What are the two main types of hydraulic systems?

Posted on March 30th, 2022

Hydraulics is one of those mechanics found in equipment you use daily. You know all there is to know about it, but you only see them in large machinery such as rail calibration, installation, and maintenance. Pumps, lifts, brakes are also other applications of hydraulic engineering systems.

What Are Hydraulic Machines?

Hydraulic machines transfer hydraulic energy to mechanical and mechanical energy to hydraulic power. Turbines are hydraulic devices that convert hydraulic energy into mechanical energy, whereas pumps are hydraulic machines that convert mechanical energy into hydraulic energy.

A hydraulic system transfers incompressible hydraulic fluids from one component to another via tubes/pipes to generate energy. Hydraulic systems have several advantages over electric and pneumatic systems. Hydraulic systems offer a variety of benefits, including reduced system noise, increased machine uptime, pump backup availability, and high-pressure operations.

Hydraulics is a vast subject with several applications in modern society. It has several essential components such as o rings and seals, valves, fuses, accumulators etc.

Two Types of Hydraulic Systems

If you work with hydraulic systems long enough, you’ll come across the terms “open-loop” and “closed-loop.” These words relate to two different types of hydraulic circuits currently in use. Each of these systems has its own set of strengths and weaknesses, which is why they’re utilised in various industrial applications. Understanding the differences between these ideas is critical for properly maintaining your equipment with o rings and seals and making smarter decisions when constructing or updating your hydraulic systems.

What is a Closed-Loop Hydraulic Circuit?

Closed-loop hydraulic systems, sometimes known as ‘hydrostatic drives,’ are a type of hydraulic system that may be found on mobile equipment like skid steer loaders and dozers and industrial machinery like conveyors.

The fluid goes straight from a piston pump to a motor and back without passing through a reservoir in a hydrostatic drive. The fluid’s speed and direction control the motor, and because this is a simple closed loop, the system can function either way.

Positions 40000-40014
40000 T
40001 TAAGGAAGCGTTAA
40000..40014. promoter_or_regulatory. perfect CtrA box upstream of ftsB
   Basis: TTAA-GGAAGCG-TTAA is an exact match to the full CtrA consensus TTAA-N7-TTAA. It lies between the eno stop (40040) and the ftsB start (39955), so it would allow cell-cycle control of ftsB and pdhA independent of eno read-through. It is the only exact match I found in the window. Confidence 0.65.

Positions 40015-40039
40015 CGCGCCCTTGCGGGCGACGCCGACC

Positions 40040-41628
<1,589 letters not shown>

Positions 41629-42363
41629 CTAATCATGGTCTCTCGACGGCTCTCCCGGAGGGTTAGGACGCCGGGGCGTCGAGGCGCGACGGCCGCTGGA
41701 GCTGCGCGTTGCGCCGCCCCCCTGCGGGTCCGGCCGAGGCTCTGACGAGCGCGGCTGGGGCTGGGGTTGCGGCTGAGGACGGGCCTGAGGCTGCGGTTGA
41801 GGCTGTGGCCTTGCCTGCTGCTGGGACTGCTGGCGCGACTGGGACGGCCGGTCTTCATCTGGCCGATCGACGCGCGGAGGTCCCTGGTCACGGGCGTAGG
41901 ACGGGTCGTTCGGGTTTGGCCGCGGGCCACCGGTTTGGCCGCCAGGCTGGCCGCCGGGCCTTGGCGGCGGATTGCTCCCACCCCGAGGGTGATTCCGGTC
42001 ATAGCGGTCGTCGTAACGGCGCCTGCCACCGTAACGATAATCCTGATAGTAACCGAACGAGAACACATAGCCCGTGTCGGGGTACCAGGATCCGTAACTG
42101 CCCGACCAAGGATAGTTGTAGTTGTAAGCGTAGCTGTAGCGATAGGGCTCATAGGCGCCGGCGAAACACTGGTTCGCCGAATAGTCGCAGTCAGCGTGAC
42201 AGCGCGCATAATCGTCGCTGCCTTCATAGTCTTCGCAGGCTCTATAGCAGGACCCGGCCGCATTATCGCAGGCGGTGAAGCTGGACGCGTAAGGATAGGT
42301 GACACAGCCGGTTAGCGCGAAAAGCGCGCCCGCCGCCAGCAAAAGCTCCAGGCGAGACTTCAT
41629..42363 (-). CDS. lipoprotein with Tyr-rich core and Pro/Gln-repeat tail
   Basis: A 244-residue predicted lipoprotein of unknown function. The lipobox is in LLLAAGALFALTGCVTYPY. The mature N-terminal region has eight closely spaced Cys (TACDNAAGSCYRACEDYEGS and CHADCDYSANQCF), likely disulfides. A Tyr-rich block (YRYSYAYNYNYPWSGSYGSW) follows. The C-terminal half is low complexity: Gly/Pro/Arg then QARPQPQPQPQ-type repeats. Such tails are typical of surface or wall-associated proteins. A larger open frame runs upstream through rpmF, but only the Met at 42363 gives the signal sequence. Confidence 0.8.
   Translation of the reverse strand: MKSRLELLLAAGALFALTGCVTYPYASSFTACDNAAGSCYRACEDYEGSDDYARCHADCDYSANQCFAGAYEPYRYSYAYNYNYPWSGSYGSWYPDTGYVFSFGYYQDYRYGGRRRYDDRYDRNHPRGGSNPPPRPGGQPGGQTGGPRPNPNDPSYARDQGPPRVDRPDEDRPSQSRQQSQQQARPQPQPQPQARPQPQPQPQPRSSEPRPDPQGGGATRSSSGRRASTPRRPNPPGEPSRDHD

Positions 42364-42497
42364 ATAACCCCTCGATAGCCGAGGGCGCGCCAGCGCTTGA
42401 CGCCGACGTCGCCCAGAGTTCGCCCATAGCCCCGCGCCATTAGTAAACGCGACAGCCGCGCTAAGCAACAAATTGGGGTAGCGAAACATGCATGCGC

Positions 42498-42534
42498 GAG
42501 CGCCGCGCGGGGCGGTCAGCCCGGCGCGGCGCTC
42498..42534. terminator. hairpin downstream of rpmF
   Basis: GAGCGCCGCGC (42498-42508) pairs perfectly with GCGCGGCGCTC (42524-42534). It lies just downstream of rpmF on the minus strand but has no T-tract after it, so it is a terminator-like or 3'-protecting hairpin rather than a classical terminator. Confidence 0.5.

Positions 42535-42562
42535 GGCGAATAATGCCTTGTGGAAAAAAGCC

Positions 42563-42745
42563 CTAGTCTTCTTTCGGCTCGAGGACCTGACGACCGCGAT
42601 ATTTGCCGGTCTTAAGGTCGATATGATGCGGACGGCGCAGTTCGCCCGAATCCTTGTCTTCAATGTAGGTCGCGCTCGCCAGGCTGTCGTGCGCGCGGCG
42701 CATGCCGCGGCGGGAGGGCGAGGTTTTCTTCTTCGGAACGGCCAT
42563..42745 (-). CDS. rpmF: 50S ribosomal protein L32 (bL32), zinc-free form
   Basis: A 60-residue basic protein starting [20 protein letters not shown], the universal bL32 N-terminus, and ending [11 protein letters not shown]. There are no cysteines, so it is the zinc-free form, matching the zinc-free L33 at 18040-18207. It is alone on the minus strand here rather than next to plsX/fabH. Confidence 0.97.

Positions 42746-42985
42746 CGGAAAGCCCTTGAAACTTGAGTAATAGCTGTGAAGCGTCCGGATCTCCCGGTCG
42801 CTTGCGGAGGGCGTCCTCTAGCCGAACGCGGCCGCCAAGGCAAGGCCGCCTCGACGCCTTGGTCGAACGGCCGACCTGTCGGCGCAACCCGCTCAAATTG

This sort of system has a displacement controller (control lever) attached to the piston pump’s swashplate to adjust speed and direction. The pump’s swashplate angle is set to provide fluid to the motor when the control lever is moved forward and the motor starts to operate. The swashplate angle rises as the user presses the lever forward, resulting in more fluid displacement. As a result, more fluid is given to the motor, causing it to spin faster.

When the operator pulls back the control lever back to its neutral position, the flowing of the fluid will cease automatically. But when the same lever is pulled back in the opposite direction, the direction of the displacement will reverse. This will again send the fluid in the opposite direction so as to turn the motor in the other way round. Therefore, a closed-loop hydraulic system tends to offer a way to control the direction and speed of the motor effectively.

What is an Open Loop Hydraulic Circuit?

The open-loop hydraulic circuit is predominantly used to power linear actuators such as hydraulic cylinders. It is found on mobile machines such as excavators and crane trucks and industrial machinery such as hydraulic presses.

An open-loop hydraulic system links a fluid reservoir to the pump intake and actuator-return ports. In contrast to a closed-loop circuit, the pump offers continuous fluid flow to the system. Fresh fluid is extracted from the reservoir and pumped back into the system after the fluid has flowed through the system and returned to the reservoir.

The direction and speed of the actuator are mainly achieved through the flow regulating valves and directional control valves situated between the pump and the actuator. When the position of the spool is switched within the directional control valves, the direction of the fluid flow changes to and from the actuator. When the aperture of a variable orifice is opened or closed within the flow regulating valve, it either increases or decreases the fluid flow to and from the actuator. This causes the hydraulic engineering system to speed up and down accordingly.

When the directional control valve directs flow to the actuator, the load working on the actuator causes pressure in the circuit to rise, allowing work to be done. A pressure relief valve regulates the pressure in the circuit by opening and directing oil to the reservoir when the system pressure reaches a specified level. When no work is to be done, oil flow is diverted away from the actuators and into the reservoir, resulting in no flow resistance and hence no pressure in the circuit.

Because closed-loop and open-loop hydraulic systems are used in so many applications in the fluid power sector, it’s essential to know the differences between them.